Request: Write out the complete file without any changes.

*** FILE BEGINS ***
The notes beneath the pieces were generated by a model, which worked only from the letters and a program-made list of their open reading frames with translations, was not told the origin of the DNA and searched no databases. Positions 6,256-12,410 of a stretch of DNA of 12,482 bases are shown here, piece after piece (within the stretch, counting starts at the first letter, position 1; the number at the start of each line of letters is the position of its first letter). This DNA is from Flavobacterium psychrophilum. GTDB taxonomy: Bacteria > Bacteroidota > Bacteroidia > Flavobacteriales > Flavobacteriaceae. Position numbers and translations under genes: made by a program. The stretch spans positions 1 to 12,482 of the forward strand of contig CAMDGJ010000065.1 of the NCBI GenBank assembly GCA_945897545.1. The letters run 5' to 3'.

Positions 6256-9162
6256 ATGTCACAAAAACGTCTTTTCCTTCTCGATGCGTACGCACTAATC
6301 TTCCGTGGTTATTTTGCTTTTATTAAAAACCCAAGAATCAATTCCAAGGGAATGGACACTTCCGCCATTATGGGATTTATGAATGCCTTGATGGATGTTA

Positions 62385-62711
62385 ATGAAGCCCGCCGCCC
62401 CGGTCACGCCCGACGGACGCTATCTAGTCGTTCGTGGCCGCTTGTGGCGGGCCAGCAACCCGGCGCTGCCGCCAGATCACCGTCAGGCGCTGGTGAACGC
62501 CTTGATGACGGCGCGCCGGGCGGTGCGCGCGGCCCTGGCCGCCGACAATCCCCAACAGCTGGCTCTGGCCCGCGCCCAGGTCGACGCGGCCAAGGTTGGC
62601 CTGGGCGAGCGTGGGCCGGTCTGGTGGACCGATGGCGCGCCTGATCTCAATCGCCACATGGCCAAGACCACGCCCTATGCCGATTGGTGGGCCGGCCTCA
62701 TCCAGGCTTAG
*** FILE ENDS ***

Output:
The notes beneath the pieces were generated by a model, which worked only from the letters and a program-made list of their open reading frames with translations, was not told the origin of the DNA and searched no databases. Positions 6,256-12,410 of a stretch of DNA of 12,482 bases are shown here, piece after piece (within the stretch, counting starts at the first letter, position 1; the number at the start of each line of letters is the position of its first letter). This DNA is from Flavobacterium psychrophilum. GTDB taxonomy: Bacteria > Bacteroidota > Bacteroidia > Flavobacteriales > Flavobacteriaceae. Position numbers and translations under genes: made by a program. The stretch spans positions 1 to 12,482 of the forward strand of contig CAMDGJ010000065.1 of the NCBI GenBank assembly GCA_945897545.1. The letters run 5' to 3'.

Positions 6256-9162
6256 ATGTCACAAAAACGTCTTTTCCTTCTCGATGCGTACGCACTAATC
6301 TTCCGTGGTTATTTTGCTTTTATTAAAAACCCAAGAATCAATTCCAAGGGAATGGACACTTCCGCCATTATGGGATTTATGAATGCCTTGATGGATGTTA

Positions 62385-62711
62385 ATGAAGCCCGCCGCCC
62401 CGGTCACGCCCGACGGACGCTATCTAGTCGTTCGTGGCCGCTTGTGGCGGGCCAGCAACCCGGCGCTGCCGCCAGATCACCGTCAGGCGCTGGTGAACGC
62501 CTTGATGACGGCGCGCCGGGCGGTGCGCGCGGCCCTGGCCGCCGACAATCCCCAACAGCTGGCTCTGGCCCGCGCCCAGGTCGACGCGGCCAAGGTTGGC
62601 CTGGGCGAGCGTGGGCCGGTCTGGTGGACCGATGGCGCGCCTGATCTCAATCGCCACATGGCCAAGACCACGCCCTATGCCGATTGGTGGGCCGGCCTCA
62701 TCCAGGCTTAG